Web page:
There is also a western stock of grays off the coast of Asia, but pollution and whaling has placed them on the verge of extinction. Their current numbers are below 100 animals, and this is not sufficient to keep the population viable much longer.
Out of the current eastern stock of approximately 19,000 to 20,000 whales, maybe 1,500 to 2,000 will make the entire round-trip, feeding on krill and amphipods (tiny shrimplike crustaceans) in the summer to build a layer of blubber that acts as both an energy source and insulation for their epic swim. The rest will string out along the western coast of the Americas, wherever they find food.
They are baleen whales, meaning they have a brushy curtain that grows down from the roof of the mouth, made of keratin (like human hair and fingernails). This acts as a filter for these bottom-feeding creatures, which scoop up tons of amphipod-rich silt and push the excess water out with their tongue. The food is trapped on the backside of their baleen, and they lick it off to swallow.
Baleen whales have a double blow hole, and the exhalation of used air combined with water collected in the indentation of the hole produces their “blow,” a heart-shaped mist, by which they are easily spotted.
Most of the calves are born on the journey south after a thirteen-month gestation. They are twelve to fourteen feet long, and weigh 1,000 to 15,000 pounds, gaining up to 150 pounds a day on a diet of mother’s 53-percent-fat milk. The baby does not attach to the mother to nurse. This milk is so thick it is squirted into the water, where it does not readily disperse. The baby then laps it up. Nursing mothers may lose up to a third of their body weight in the lagoon. They are not known to echo-locate as orcas do, but it is thought they have underwater geography imprinted in their DNA after centuries of navigating the Pacific “Rim of Fire.” They do vocalize, but their low guttural sounds are not easily heard by human ears.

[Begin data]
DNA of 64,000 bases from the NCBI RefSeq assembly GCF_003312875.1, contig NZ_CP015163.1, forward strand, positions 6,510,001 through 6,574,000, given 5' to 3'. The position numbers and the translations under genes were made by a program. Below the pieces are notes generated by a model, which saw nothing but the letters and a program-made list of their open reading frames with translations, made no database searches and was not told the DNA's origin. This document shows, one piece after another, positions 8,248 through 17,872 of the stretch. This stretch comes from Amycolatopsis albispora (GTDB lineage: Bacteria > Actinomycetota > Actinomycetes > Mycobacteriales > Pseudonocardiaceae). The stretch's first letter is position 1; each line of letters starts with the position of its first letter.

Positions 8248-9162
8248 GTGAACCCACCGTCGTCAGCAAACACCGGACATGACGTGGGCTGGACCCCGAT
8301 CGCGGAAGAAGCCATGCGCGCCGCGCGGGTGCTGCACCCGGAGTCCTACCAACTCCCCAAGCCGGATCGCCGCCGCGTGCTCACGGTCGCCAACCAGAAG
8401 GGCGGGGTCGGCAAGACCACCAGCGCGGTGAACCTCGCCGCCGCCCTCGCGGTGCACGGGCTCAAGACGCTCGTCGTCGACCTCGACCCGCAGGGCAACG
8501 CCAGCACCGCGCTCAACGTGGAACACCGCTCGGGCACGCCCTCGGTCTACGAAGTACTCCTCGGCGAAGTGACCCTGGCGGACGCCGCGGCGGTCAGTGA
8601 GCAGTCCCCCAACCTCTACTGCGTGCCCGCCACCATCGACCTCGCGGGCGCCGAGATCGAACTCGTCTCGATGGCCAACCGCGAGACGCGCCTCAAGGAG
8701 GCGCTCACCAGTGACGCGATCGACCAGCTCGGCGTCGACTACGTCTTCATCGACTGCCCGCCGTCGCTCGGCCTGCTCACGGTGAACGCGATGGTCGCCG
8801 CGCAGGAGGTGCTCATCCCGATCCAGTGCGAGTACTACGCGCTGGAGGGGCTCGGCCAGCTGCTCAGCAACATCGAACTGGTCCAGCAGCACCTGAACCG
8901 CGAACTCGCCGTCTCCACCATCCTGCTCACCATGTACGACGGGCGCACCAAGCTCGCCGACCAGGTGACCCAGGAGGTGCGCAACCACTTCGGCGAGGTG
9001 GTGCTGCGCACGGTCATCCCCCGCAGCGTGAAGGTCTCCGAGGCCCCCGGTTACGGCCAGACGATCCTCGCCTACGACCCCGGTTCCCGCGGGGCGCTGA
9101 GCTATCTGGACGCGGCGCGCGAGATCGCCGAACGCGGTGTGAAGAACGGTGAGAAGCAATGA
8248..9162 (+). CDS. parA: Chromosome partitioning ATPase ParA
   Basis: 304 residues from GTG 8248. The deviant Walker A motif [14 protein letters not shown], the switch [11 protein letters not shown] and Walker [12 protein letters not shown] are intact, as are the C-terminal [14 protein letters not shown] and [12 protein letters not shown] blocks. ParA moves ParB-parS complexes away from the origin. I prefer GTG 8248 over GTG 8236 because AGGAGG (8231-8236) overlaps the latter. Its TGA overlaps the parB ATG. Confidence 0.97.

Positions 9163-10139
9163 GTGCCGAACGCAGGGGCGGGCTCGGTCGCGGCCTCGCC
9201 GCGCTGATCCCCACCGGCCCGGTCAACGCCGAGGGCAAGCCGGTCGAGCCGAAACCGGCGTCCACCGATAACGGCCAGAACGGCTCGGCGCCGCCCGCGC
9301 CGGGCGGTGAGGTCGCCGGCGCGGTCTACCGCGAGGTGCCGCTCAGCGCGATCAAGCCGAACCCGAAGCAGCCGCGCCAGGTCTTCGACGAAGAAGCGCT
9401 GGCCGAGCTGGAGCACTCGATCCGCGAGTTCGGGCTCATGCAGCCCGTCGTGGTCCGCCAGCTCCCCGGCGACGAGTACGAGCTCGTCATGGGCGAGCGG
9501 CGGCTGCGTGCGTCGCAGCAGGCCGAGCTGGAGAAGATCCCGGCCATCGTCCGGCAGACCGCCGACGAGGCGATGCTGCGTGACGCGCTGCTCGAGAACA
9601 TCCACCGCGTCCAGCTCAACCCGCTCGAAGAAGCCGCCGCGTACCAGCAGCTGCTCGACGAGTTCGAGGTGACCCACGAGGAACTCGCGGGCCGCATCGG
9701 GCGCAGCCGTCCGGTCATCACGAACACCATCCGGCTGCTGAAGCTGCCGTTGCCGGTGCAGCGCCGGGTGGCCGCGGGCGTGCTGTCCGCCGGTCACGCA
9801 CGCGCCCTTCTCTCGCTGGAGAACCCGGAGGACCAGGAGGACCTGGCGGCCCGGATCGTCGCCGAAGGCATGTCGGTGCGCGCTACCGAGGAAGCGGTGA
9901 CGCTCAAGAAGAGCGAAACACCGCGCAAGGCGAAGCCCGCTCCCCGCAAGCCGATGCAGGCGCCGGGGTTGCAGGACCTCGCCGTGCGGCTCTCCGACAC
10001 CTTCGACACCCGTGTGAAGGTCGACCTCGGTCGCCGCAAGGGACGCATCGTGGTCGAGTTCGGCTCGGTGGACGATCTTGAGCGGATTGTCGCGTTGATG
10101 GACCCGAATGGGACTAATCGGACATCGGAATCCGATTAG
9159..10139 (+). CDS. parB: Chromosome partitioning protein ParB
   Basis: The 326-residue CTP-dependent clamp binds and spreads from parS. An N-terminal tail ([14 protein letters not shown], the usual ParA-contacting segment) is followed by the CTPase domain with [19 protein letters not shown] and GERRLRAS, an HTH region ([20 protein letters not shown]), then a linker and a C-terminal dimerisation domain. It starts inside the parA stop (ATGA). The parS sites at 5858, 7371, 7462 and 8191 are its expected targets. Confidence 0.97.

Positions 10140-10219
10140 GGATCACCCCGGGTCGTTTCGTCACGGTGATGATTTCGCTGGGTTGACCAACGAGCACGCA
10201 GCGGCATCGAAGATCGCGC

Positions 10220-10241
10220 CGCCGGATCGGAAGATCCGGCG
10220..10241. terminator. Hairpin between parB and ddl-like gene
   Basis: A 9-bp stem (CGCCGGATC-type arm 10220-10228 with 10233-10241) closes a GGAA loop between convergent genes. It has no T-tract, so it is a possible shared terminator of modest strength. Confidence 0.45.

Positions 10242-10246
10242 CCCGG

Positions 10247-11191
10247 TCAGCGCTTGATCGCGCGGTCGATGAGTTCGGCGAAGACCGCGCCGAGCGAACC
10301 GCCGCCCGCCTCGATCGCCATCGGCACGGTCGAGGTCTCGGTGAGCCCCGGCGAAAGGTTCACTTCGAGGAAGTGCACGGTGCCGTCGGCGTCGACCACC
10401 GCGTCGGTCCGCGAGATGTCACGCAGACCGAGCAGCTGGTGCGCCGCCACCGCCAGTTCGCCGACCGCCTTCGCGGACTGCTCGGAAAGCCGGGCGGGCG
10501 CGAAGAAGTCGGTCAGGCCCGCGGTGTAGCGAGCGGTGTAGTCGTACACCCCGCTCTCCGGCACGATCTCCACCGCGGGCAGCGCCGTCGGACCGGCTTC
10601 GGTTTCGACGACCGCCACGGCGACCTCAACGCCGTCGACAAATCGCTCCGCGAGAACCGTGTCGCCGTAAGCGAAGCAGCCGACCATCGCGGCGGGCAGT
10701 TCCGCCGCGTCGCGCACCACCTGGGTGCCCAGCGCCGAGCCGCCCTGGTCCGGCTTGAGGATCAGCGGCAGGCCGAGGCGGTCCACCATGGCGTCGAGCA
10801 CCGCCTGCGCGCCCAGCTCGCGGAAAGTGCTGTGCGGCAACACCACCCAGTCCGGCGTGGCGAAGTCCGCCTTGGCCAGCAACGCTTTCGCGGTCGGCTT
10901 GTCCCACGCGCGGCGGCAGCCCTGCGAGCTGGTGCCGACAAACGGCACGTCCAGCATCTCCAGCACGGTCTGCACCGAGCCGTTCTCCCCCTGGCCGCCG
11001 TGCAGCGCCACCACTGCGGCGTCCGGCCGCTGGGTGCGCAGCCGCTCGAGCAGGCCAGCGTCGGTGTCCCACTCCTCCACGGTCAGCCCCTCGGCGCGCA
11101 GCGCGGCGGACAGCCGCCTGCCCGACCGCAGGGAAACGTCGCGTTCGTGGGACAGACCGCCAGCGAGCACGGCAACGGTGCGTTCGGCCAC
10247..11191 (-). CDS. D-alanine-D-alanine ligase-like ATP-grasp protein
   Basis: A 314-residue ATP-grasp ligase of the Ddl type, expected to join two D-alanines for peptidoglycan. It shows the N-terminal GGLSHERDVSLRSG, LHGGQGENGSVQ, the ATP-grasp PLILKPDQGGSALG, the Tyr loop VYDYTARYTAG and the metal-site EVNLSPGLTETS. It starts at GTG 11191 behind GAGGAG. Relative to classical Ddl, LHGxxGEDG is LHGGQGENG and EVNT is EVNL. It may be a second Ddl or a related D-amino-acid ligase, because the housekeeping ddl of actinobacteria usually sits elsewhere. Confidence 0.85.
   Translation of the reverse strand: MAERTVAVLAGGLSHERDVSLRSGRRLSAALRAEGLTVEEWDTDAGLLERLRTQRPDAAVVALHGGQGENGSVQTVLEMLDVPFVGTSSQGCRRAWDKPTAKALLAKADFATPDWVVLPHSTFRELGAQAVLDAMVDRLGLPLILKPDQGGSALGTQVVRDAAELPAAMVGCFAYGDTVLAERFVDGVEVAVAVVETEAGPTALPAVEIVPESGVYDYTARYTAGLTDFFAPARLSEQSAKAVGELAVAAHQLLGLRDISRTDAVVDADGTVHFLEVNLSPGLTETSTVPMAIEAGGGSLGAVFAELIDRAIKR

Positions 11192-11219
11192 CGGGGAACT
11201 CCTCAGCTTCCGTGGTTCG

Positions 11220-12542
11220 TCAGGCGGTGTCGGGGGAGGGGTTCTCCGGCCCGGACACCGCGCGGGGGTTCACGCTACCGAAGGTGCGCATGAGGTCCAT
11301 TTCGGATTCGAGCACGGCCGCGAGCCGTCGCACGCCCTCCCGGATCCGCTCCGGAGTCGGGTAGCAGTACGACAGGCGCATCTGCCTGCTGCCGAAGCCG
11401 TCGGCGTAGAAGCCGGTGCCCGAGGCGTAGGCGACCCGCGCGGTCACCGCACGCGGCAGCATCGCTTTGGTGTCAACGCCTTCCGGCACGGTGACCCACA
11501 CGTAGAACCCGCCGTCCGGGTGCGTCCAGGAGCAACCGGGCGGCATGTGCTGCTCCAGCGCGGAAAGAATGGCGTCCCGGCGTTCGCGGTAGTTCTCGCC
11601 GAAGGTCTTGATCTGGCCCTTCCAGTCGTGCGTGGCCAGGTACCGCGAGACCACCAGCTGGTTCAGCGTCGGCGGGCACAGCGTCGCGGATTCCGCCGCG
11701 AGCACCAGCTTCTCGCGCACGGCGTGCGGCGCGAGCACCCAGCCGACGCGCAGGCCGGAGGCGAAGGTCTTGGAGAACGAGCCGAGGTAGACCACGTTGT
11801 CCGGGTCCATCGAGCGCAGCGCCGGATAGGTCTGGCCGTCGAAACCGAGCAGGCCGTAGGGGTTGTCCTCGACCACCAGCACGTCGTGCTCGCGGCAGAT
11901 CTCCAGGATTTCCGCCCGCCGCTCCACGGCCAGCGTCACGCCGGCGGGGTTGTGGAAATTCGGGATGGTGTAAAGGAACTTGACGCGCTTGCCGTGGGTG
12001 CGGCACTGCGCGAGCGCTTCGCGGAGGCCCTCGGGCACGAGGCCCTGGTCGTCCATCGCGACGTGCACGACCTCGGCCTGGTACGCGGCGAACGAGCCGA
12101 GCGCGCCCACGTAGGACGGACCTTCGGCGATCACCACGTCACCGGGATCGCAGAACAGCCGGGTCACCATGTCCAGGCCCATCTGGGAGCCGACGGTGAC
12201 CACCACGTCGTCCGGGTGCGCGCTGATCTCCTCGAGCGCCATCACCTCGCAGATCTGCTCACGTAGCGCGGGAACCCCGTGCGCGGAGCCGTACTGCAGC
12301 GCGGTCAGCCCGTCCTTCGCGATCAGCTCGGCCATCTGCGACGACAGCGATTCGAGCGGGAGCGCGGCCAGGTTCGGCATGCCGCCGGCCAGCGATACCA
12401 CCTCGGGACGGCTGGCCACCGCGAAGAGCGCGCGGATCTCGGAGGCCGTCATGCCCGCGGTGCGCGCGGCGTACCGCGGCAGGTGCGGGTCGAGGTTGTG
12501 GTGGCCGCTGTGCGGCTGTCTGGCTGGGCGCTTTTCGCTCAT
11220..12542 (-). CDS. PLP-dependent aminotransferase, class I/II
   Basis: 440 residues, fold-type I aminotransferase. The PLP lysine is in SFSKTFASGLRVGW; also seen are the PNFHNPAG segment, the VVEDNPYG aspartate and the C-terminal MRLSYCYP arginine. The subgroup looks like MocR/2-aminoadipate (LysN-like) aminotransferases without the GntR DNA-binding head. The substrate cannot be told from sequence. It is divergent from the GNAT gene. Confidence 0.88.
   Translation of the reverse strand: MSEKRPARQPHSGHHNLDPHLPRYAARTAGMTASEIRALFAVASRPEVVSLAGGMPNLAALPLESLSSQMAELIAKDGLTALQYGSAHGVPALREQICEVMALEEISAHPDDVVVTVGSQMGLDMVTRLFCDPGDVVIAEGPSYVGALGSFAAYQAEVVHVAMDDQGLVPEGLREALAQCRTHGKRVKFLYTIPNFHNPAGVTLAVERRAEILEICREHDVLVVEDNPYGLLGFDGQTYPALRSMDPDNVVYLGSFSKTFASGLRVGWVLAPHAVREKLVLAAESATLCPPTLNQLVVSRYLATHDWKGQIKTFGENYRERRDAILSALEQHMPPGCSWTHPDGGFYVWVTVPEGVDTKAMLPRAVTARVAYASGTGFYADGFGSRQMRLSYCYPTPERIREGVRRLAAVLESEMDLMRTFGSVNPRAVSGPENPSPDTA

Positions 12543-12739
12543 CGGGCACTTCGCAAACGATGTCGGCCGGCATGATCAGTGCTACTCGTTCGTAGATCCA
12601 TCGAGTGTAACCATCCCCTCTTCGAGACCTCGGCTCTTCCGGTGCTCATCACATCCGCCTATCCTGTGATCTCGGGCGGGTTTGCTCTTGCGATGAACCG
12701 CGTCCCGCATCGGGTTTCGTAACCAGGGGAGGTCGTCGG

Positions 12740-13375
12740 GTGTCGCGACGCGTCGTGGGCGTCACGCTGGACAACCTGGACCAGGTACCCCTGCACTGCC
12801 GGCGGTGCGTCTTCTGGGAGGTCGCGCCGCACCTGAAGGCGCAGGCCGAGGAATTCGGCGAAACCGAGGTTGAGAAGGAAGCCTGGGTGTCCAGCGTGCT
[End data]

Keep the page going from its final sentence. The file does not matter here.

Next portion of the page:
Calves will nurse about seven months and then will spend four to six weeks in the lagoon, learning how to survive alone in the vast ocean. Unlike other whales, Pacific gray whales do not travel in pods. After mating, the male takes off. If the mother dies, an unweaned calf will probably also die, as grays are not known to adopt orphans.